National Forklift Safety Day

National Forklift Safety Day
Jun 16, 2020

Today is National Forklift Safety Day – that’s a good thing. Forklift safety is critical to the efficient operation of the infrastructure of America. Indeed, there are tens of thousands of forklifts in warehouses and stores and similar locations throughout the United States. But despite the industry’s claimed interest in safety, when it comes to rear entry side stance standup forklifts, the industry is more about maintaining the status quo than providing safe fork trucks.

In a rear entry side stance standup forklift, the operator’s left foot is very close to the rear edge of the operator’s compartment. These trucks are usually operated with the forks trailing. This means that the operator’s left foot is at the very front of the moving forklift. The most common mishap for a standup forklift is a collision with a rack, post, or another forklift.  Indeed, virtually every forklift has scrapes and dents at the rear end evidencing the numerous collisions that are daily occurrences. While the vast majority of these collisions are benign, and just part of the life of a forklift operator, once in a while there is an unintended collision from a loss of control or some kind of emergency event. Too often in these events the operators lose their balance. When they do so, their left foot, which was mere inches from the edge of the forklift, gets between the forklift and a stationary object. The result is a catastrophic crushing injury typically followed by a below the knee amputation of the operator’s left leg.  These left foot crush injuries are the most common injuries suffered by standup forklift operators.

This kind of tragic event likely happens weekly – if not more often. One major manufacturer admits that it is aware of not less than one a month for every month in this entire Century. Surely that manufacturer does not know about all of the injuries.  Other manufacturers collectively have at least as many. Thus, the idea that one operator a week, or more, suffers a disfiguring life-changing injury is well supported by the data. Think about it – at least one worker a week is losing the ability to walk as a result of the use of these machines.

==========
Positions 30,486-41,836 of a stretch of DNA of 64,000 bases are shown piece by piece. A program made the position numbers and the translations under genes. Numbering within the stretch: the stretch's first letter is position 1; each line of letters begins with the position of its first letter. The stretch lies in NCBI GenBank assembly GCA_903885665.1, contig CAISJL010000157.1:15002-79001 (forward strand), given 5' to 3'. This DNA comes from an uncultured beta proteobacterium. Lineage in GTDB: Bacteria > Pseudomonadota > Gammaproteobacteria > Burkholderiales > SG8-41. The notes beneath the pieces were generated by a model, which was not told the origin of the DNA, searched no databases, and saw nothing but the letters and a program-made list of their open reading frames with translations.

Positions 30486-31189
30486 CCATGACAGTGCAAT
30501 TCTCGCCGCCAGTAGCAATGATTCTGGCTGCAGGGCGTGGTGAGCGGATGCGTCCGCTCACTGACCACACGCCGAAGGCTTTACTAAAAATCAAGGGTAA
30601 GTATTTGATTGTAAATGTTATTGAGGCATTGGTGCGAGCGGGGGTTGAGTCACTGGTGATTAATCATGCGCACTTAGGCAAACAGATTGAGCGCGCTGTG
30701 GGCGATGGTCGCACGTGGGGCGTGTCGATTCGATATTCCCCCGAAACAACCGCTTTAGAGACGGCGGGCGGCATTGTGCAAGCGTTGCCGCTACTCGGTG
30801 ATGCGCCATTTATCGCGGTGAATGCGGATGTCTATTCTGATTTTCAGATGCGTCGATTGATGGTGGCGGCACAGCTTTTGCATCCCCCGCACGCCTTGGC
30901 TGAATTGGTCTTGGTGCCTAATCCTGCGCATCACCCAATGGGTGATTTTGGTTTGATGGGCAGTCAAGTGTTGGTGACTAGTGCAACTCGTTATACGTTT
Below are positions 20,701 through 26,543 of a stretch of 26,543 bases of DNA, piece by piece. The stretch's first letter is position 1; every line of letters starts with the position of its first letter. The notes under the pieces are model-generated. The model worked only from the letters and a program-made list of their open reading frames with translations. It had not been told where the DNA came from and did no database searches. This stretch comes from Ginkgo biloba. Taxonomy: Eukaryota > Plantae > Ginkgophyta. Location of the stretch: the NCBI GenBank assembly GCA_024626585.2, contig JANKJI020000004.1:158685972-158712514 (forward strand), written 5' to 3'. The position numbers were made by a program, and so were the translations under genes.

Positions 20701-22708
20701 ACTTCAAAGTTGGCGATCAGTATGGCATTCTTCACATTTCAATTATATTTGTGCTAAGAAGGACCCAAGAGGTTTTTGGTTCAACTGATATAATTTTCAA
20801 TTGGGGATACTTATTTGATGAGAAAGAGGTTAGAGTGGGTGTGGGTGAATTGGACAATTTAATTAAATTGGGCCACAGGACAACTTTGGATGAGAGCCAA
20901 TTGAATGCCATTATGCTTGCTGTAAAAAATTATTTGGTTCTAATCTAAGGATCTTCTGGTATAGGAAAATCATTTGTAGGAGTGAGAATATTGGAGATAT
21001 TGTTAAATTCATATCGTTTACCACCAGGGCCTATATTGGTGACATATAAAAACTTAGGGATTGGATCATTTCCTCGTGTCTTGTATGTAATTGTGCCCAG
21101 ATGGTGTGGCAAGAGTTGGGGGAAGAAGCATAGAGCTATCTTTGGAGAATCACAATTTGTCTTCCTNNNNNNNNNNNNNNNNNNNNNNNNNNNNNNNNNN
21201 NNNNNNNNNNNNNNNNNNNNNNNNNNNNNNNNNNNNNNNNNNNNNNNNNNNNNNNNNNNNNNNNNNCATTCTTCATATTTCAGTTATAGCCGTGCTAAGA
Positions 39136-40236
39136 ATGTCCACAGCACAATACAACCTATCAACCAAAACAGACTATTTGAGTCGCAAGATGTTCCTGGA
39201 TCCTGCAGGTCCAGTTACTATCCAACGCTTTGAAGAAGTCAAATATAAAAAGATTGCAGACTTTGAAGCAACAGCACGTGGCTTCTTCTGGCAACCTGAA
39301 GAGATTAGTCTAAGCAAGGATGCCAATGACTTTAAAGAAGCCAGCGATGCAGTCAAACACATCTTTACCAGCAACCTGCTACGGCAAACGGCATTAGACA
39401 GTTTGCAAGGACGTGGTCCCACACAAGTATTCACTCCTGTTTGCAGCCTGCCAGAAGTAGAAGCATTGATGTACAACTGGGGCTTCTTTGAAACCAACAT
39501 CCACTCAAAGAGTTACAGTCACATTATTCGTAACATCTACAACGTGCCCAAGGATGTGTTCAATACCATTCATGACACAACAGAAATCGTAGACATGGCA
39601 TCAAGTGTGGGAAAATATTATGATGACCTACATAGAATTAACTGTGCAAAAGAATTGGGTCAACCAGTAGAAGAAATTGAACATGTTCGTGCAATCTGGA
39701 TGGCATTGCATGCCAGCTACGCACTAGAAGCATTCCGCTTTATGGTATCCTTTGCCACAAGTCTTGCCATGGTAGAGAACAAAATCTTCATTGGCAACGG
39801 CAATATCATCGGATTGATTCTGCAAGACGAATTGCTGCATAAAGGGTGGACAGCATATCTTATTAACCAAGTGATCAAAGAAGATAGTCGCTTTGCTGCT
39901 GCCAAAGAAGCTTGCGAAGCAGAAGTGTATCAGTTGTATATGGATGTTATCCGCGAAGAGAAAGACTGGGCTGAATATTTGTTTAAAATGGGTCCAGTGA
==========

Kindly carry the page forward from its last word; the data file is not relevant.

The reason for these injuries is simple. The machines fail to include a safety feature that has a perfect record at preventing left foot crush injuries. That device is not complicated or expensive to make –it’s just a safety door that will provide the operator with a physical barrier, a visual reminder of the confines of the forklift, and a tactile stimulus to discourage the operator’s left foot from traveling into harm’s way.  Safety doors on standup forklifts have been used successfully at warehouses throughout the United States. But despite a perfect safety record, manufacturers refuse to make them standard equipment. They actually discourage their use.

The reason manufacturers discourage safety doors is the oldest reason in the world – money. There are hundreds of thousands of standup forklifts that do not have doors. If the industry acknowledges the need for doors as necessary safety features, someone will have to pay for the retrofits. The industry has simply decided that it would rather defend lawsuits than accept responsibility and repair all of these machines.  But the industry does not merely refuse to accept responsibility, it actively discourages the use of doors by telling its warehouse customers that doors are dangerous. According to the industry, relying on data its paid litigation experts created to defend lawsuits, a door might delay someone from exiting the forklift in the event of an off dock or tipover event. This reason has three problems. First, there is no evidence to support an argument that there is a material delay caused by a properly designed door. Testing consistently shows delays in the thousands of a second range. Second, even if a safety door did cause an egress delay, the data demonstrates that operators who stay on forklifts do quite well. It’s operators who try to jump off and get crushed who suffer horrible injuries. Third, thanks to trailer retention devices and other safety programs that are widely used off dock events are exceedingly rare and even if a door made the more dangerous the tradeoff for every day safety would be well worth it.

National Forklift Safety Day.  A great idea. But it’s time for the industry to live up to these words and put safety concerns ahead of money concerns.  Tens of thousands of workers are at risk of losing a leg. There is a better way.

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